European Firm Concentration and Aggregate Productivity
Journal of the European Economic Association,
This paper derives a European Herfindahl–Hirschman concentration index from 15 micro-aggregated country datasets. In the last decade, European concentration rose due to a reallocation of economic activity toward large and concentrated industries. Over the same period, productivity gains from an increasing allocative efficiency of the European market accounted for 50% of European productivity growth while markups stayed constant. Using country-industry variation, we show that changes in concentration are positively associated with changes in productivity and allocative efficiency. This holds across most sectors and countries and supports the notion that rising concentration in Europe reflects a more efficient market environment rather than weak competition and rising market power.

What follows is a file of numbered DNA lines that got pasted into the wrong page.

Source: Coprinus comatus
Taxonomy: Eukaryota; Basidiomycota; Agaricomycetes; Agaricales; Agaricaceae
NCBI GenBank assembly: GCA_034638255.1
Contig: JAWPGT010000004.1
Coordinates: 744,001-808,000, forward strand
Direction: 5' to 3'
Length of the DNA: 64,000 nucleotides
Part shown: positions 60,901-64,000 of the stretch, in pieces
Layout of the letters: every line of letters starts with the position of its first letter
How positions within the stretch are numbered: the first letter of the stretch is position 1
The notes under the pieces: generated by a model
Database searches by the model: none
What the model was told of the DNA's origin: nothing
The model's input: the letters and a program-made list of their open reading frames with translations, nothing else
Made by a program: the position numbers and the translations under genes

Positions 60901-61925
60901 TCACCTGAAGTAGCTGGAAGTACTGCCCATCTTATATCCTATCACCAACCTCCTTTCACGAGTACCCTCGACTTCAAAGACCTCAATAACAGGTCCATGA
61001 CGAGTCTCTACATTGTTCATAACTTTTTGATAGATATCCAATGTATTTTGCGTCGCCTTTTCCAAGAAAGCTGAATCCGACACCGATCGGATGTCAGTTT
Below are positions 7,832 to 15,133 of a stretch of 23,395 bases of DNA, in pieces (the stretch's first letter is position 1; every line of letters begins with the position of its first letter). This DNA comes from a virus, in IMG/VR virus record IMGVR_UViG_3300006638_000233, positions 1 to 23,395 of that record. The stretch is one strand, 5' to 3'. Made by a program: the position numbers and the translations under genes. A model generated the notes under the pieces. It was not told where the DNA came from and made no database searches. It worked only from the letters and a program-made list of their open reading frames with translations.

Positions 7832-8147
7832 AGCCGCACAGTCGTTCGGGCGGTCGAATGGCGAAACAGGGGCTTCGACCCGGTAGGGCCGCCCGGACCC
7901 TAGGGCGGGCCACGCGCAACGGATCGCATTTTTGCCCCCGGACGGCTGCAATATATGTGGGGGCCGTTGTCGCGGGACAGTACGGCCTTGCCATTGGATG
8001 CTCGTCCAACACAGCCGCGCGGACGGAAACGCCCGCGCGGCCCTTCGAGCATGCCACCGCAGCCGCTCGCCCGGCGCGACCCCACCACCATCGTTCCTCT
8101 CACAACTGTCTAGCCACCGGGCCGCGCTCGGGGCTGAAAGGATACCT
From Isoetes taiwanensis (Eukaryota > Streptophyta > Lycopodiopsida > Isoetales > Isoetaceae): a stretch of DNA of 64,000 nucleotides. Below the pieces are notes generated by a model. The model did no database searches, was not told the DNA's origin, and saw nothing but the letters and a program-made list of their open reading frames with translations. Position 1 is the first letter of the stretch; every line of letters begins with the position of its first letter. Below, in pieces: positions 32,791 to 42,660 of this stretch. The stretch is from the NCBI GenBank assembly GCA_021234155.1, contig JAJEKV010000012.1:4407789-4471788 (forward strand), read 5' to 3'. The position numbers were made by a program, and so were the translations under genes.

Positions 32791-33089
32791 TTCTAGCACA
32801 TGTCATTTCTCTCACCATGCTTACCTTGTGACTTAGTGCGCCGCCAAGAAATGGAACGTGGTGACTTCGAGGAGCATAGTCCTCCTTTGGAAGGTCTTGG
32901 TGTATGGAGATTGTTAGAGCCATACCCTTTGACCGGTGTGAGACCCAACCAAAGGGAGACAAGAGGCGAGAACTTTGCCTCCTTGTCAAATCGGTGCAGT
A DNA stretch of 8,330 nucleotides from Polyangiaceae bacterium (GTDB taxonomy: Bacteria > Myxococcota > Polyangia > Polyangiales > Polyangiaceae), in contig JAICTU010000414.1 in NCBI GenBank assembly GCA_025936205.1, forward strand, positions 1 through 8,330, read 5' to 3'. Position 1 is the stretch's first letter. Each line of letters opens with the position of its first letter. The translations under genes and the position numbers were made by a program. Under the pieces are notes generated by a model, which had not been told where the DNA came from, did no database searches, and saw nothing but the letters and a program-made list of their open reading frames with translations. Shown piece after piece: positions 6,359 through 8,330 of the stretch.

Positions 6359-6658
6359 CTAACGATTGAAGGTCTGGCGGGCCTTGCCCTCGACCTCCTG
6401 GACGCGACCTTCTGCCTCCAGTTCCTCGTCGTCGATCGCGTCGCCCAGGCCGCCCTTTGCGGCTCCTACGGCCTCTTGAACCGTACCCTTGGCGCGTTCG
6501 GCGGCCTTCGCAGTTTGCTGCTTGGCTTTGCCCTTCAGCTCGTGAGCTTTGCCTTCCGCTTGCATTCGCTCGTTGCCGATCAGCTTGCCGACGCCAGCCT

Price-cost Margin and Bargaining Power in the European Union
IWH-CompNet Discussion Papers,
Using firm-level data between 2004 and 2012 for eleven countries of the European Union (EU), we document the size of product and labour market imperfections within narrowly defined sectors including services which are virtually undocumented. Our findings suggest that perfect competition in both product and labour markets is widely rejected. Levels of the price-cost margin and union bargaining power tend to be higher in some service sectors depicting however substantial heterogeneity. Dispersion within sector and across countries tends to be higher in some services sectors assuming a less tradable nature which suggests that the Single Market integration is partial particularly relaxing the assumption of perfect competition in the labour market. We report also figures for the aggregate economy and show that Eastern countries tend to depict lower product and labour market imperfections compared to other countries in the EU. Also, we provide evidence in favour of a very limited adjustment of both product and labour market imperfections following the international and financial crisis.